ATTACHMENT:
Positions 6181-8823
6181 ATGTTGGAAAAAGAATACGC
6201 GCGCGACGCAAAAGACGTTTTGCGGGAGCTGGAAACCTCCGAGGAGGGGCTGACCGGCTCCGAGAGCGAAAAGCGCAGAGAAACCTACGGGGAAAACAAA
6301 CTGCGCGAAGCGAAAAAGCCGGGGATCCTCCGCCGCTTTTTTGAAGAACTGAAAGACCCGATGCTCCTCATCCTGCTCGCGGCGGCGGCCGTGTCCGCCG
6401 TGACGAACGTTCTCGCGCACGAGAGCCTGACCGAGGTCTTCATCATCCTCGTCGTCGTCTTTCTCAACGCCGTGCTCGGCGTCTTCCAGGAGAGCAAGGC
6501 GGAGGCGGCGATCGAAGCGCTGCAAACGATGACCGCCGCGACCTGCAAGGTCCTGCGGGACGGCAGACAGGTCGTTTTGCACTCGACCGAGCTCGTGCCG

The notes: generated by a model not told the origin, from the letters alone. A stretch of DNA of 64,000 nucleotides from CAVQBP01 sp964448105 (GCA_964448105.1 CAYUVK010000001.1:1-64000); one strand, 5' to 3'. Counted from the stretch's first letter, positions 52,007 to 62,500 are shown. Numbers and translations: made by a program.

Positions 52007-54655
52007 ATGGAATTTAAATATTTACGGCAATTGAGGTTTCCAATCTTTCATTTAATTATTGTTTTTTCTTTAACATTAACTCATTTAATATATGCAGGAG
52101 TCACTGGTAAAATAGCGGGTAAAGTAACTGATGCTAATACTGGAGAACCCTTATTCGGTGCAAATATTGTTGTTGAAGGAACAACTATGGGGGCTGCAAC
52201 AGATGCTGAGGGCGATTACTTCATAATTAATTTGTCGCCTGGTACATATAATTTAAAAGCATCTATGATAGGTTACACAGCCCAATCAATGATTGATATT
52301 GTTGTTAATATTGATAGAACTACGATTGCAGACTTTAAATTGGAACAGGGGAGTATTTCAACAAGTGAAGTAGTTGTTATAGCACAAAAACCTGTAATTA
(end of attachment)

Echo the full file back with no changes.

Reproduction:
Positions 6181-8823
6181 ATGTTGGAAAAAGAATACGC
6201 GCGCGACGCAAAAGACGTTTTGCGGGAGCTGGAAACCTCCGAGGAGGGGCTGACCGGCTCCGAGAGCGAAAAGCGCAGAGAAACCTACGGGGAAAACAAA
6301 CTGCGCGAAGCGAAAAAGCCGGGGATCCTCCGCCGCTTTTTTGAAGAACTGAAAGACCCGATGCTCCTCATCCTGCTCGCGGCGGCGGCCGTGTCCGCCG
6401 TGACGAACGTTCTCGCGCACGAGAGCCTGACCGAGGTCTTCATCATCCTCGTCGTCGTCTTTCTCAACGCCGTGCTCGGCGTCTTCCAGGAGAGCAAGGC
6501 GGAGGCGGCGATCGAAGCGCTGCAAACGATGACCGCCGCGACCTGCAAGGTCCTGCGGGACGGCAGACAGGTCGTTTTGCACTCGACCGAGCTCGTGCCG

The notes: generated by a model not told the origin, from the letters alone. A stretch of DNA of 64,000 nucleotides from CAVQBP01 sp964448105 (GCA_964448105.1 CAYUVK010000001.1:1-64000); one strand, 5' to 3'. Counted from the stretch's first letter, positions 52,007 to 62,500 are shown. Numbers and translations: made by a program.

Positions 52007-54655
52007 ATGGAATTTAAATATTTACGGCAATTGAGGTTTCCAATCTTTCATTTAATTATTGTTTTTTCTTTAACATTAACTCATTTAATATATGCAGGAG
52101 TCACTGGTAAAATAGCGGGTAAAGTAACTGATGCTAATACTGGAGAACCCTTATTCGGTGCAAATATTGTTGTTGAAGGAACAACTATGGGGGCTGCAAC
52201 AGATGCTGAGGGCGATTACTTCATAATTAATTTGTCGCCTGGTACATATAATTTAAAAGCATCTATGATAGGTTACACAGCCCAATCAATGATTGATATT
52301 GTTGTTAATATTGATAGAACTACGATTGCAGACTTTAAATTGGAACAGGGGAGTATTTCAACAAGTGAAGTAGTTGTTATAGCACAAAAACCTGTAATTA